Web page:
Xerox convinced its engineers to use a knowledge management system, which ultimately cut costs and resulted in knowledge transfer. After studying typical workday behavior, Xerox designed a system called Eureka (which included a peer review system), and motivated its engineers to document newly created solutions.

The company benefited from a 10% reduction in labor and cost improvements. For example, in one instance, instead of having to replace a $40,000 copier, all they need to provide was a 90 cent replacement part to get it working again. 

Geisinger Medical Group

Another example of knowledge transfer is Pennsylvania-based Geisinger Medical Group. The company has significantly reduced costs, improved patient health outcomes, and attracted and retained top quality doctors after employing some well-known KM practices. They did this by standardizing some of the procedures regularly performed by the practice. 

The head of surgery at Geisinger initially captured 20 general steps that all surgeons should follow during bypass surgery. They even spelled out the specific drugs and dosages that doctors should be using. 

At first, the other surgeons rebelled against the final 40-step list, since they viewed it as “cookbook medicine”. However, once they began following the checklist, they liked its effect on their work. After the first 200 operations, the group had a 99.95% compliance rate with the checklist, which ultimately resulted in fewer patient complications, patients returning home sooner, and less post-op bleeding. The introduction of this KM strategy has also reduced the per-patient cost by roughly $2,000.

Benefits of knowledge transfer

There are many benefits that arise from convincing employees to transfer their knowledge.

  • Quickly communicate important knowledge to those who need it in a cost-effective manner
  • Preserve important company knowledge for future use in an accessible format
  • Reducing the amount of time wasted in searching for, or duplicating, existing knowledge
  • Ameliorate the effects of employee attrition, such as parental leave, sickness, finding a new job elsewhere, or retirement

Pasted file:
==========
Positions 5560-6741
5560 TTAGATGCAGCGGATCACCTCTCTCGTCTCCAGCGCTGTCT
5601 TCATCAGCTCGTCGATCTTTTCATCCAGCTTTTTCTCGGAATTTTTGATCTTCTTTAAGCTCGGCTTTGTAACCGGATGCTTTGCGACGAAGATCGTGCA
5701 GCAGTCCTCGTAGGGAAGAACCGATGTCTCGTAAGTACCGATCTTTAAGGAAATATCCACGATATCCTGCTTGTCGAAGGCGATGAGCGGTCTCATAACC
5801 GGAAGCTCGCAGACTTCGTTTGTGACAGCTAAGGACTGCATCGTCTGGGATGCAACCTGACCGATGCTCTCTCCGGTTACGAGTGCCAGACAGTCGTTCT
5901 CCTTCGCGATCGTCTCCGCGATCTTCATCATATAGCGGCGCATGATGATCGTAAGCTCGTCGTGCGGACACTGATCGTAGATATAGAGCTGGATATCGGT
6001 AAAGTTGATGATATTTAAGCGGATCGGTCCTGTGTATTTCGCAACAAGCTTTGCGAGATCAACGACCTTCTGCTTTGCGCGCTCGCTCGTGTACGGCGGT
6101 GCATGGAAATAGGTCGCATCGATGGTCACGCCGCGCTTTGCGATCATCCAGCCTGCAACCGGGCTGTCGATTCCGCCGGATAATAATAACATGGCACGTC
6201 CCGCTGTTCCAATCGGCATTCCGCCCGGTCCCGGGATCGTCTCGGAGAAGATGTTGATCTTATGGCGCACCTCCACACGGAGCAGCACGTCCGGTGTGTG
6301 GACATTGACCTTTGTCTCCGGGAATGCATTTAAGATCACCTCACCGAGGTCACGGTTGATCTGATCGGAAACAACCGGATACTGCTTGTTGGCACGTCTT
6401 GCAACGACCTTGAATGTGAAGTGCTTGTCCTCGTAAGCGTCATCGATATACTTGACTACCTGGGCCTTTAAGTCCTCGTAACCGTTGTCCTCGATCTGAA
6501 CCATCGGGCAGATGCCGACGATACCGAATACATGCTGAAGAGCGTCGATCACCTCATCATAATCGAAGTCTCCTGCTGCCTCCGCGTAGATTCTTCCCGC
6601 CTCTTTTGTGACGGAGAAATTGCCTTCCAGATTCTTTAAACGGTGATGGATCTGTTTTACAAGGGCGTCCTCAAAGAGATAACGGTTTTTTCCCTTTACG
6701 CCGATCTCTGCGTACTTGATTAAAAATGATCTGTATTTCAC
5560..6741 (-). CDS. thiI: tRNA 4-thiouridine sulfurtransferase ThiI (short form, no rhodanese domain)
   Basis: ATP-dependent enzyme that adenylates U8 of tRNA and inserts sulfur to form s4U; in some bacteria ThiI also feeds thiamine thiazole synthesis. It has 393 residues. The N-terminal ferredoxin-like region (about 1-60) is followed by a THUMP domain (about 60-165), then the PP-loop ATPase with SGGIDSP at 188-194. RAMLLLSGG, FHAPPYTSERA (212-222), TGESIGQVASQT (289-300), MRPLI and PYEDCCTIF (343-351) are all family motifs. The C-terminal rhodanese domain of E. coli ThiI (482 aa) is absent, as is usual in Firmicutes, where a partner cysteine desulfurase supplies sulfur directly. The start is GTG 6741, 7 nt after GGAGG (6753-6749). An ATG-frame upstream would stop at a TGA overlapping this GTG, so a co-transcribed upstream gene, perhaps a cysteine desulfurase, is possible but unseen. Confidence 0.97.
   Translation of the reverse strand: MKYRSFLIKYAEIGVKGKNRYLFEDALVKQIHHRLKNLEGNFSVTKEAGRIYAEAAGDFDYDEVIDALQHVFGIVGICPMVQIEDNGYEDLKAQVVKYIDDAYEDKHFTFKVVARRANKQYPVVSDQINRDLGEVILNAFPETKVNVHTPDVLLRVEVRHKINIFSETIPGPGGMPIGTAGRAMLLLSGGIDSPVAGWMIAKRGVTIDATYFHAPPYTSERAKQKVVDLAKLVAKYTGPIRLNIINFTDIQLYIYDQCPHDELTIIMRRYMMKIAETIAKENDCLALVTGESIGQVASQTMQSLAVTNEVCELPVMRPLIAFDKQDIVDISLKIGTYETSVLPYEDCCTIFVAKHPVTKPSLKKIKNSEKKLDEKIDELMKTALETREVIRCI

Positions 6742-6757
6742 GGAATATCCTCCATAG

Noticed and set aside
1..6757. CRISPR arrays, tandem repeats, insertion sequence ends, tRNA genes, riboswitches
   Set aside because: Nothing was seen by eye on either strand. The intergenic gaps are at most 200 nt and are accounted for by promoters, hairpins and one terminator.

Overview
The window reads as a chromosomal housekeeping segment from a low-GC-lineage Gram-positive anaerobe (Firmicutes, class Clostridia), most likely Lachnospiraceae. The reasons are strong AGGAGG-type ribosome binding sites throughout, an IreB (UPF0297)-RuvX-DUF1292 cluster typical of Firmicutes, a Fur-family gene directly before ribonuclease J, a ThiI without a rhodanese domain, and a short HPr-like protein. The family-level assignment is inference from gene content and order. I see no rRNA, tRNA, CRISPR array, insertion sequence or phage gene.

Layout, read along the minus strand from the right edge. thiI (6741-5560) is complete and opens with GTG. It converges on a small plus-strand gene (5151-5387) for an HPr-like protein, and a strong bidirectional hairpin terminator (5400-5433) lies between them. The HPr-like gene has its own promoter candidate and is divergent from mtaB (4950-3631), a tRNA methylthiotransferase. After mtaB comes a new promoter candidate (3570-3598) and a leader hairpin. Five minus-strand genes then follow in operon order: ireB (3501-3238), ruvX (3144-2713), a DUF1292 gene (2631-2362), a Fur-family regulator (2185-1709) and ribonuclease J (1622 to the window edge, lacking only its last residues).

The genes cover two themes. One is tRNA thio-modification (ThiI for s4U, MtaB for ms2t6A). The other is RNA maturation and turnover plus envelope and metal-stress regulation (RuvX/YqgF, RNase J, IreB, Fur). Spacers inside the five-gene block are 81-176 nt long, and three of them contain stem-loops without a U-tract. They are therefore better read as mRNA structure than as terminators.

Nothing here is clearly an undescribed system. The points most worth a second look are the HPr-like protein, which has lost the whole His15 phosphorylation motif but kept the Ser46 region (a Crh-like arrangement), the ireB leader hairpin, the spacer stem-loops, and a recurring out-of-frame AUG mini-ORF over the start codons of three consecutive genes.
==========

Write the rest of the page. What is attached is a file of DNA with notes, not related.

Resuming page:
• Standardize important processes and find areas to improve quality and make improvements
  • Enhance employee engagement by rewarding the sharing of knowledge in the workplace

“Most activities or tasks are not one time events whether it’s serving fuel at a service station or drilling a well -we do the same things repeatedly. Our philosophy should be fairly simple: every time we do something again, we should do it better than the last.” – Sir John Browne, BP CEO

Final remarks

Knowledge transfer is stimulated when an effective Knowledge Management strategy is underway. Employees must be encouraged to share their knowledge by directly tying the preservation of business-critical know-how to corporate strategy. 

Leadership at the top who participate in internal educational programs add a level of weight to KM, and encourage lower-level managers to provide the necessary resources, time and effort.

Employees will then be strongly motivated to share their knowledge as a result of having a meaningful job, and infrastructure can be set up to allow knowledge to be shared through suitable channels.

Creating an internal knowledge base is a great way to communicate explicit knowledge. Trial our very own knowledge base software now. 

About the author
Catherine Heath
Catherine Heath

Catherine is a freelance writer based in Manchester. She writes blogs, social media, copy, and designs owl-based images. She believes in ditching the jargon – just give her plain writing.

You can find out more about Catherine on her personal websites Away With Words and Catherine Heath Studios.